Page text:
(A) (Top) Broadband (gray) and gamma-band filtered (black) LFP recorded in the stratum radiatum of area CA3 in acute hippocampal slice. Raster plot marks the peak of each **oscillation** cycle. (Bottom, left) Autocorrelation of LFP and power spectral density of gamma-band LFP. (Bottom, right) Histograms of **oscillation** amplitude and interevent interval (IEI). (Inset) LFP recording illustrating the measurement of peak-to-peak amplitude and IEI (expansion of the recording marked by a horizontal bracket in the top panel). Positivity is up.
(B) (Top) IEI correlated against amplitude of the previous cycle. (Bottom) Summary of correlations, n = 6 slices. Vertical bar is the average. Note the correlation between **oscillation** amplitude and IEI.
(C) Dual patch-clamp recording from two neighboring CA3 pyramidal cells. **Oscillations** are monitored with an LFP electrode (black, positivity is up). EPSCs (red) and IPSCs (cyan) simultaneously recorded by holding two cells at the reversal potential for inhibition (−3 mV) and excitation (−87 mV), respectively. Note the correlated fluctuations in the amplitude of excitation and inhibition.
(D) (Left) Average time course of EPSC and IPSC (same cell as C) during an **oscillation** cycle recorded in the LFP, i.e., **oscillation** triggered average. EPSC is inverted for illustration purposes. LFPs recorded simultaneously with EPSCs and IPSCs are shown as black and gray traces, respectively. (Right) Summary of EPSC-IPSC lag during an **oscillation** cycle. Horizontal bar is the average.
(E) (Top) Cycle-by-cycle correlation between excitatory and inhibitory conductances recorded in the pair shown in (C). Summary of correlation between excitation and inhibition (bottom) and ratio of mean excitatory and inhibitory conductances (right) (n = 8 pairs). Vertical and horizontal bars illustrate respective averages.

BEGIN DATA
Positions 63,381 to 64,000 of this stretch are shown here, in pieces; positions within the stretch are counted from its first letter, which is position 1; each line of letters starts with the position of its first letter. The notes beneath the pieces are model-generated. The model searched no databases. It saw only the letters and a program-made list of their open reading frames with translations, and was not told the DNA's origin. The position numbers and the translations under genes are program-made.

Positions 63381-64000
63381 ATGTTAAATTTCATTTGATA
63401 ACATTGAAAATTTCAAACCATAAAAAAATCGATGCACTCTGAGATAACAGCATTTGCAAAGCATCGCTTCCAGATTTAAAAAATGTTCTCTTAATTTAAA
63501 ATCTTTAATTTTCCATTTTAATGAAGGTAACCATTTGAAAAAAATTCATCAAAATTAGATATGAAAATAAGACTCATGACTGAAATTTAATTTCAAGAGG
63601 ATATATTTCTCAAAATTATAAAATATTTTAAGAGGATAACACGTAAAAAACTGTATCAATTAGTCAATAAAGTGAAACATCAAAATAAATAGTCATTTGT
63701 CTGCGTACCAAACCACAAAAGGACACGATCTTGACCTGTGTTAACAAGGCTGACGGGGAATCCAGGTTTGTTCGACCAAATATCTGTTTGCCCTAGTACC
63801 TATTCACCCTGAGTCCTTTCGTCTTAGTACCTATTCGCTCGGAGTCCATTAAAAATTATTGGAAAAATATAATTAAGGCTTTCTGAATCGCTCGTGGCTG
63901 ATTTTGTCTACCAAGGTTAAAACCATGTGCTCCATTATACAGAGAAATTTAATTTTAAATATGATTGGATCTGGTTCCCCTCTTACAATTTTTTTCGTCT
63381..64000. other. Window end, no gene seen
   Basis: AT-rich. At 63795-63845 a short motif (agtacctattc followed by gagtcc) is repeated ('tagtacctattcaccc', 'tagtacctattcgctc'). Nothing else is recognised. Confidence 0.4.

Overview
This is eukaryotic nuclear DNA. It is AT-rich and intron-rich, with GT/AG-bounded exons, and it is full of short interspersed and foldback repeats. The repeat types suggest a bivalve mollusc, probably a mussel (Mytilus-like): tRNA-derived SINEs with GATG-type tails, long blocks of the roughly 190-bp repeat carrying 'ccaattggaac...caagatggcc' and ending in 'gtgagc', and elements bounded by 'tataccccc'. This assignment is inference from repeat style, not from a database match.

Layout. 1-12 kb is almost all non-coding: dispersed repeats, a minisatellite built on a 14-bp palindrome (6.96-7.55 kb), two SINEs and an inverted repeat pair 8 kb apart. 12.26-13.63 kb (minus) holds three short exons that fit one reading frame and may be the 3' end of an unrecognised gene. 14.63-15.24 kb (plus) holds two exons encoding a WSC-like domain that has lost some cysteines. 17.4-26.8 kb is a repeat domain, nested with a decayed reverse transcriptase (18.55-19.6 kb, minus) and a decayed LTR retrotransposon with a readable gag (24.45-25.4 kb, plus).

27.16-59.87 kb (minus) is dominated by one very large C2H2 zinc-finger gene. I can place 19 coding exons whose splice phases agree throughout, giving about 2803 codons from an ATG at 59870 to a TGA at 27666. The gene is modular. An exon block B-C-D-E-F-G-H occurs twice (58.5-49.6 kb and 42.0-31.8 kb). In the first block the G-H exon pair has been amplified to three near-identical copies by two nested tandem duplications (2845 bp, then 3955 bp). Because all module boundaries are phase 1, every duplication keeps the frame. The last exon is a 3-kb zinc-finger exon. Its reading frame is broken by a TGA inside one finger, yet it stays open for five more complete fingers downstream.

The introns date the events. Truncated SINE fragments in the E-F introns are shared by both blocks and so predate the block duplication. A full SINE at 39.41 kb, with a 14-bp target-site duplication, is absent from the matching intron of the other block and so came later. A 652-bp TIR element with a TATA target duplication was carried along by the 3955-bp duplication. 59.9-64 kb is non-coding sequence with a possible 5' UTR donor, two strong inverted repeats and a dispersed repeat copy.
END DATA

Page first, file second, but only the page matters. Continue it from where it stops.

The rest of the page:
... Correlated Amplitude and **Frequency** in Simple Model of CA3 Circuit
(A) Average excitatory (gE, red) and inhibitory (gI, cyan) synaptic conductance received by model pyramidal cells. LFP (black) is approximated as the sum of the two conductances.
(B) (Top) Autocorrelation and power spectrum of simulated LFP. (Bottom) Interevent interval correlated against amplitude of the previous cycle.
(C) The membrane potential (Vm) of an individual pyramidal cell in modeled circuit (spike truncated), gE (red) and gI (cyan); dotted line illustrates the average Vm.
(D) **Oscillation** cycles were binned according to gI amplitude and the **oscillation** triggered amplitude of Vm computed for each bin (different colors): average time course of gI in four bins of increasing amplitude (middle) and corresponding (color coded) Vm averages (top). The arrows illustrate that it takes longer for Vm to recover to the average potential (horizontal dotted line) after large-amplitude cycles. (Bottom) Cycle-by-cycle correlation between Vm hyperpolarization and the gI. Bins in upper panels are illustrated with solid dots of respective colors.

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Quantification of amplitude-to-phase cycle relationship. (A) Mean amplitudes of high **frequency** **oscillations**, sorted by concurrent low-**frequency** phase into 60 bins of 0.105rad, for an example time window during a seizure; (B) an ideal cosine; and (C) a sine is modeled. (D) Phasor demonstrating the amplitude–phase cycle relationship. (E) The argument (angle) of the example phasor is a single contribution to be incremented onto a cumulative polar histogram spanning multiple subjects for one of ten given time periods in the seizure.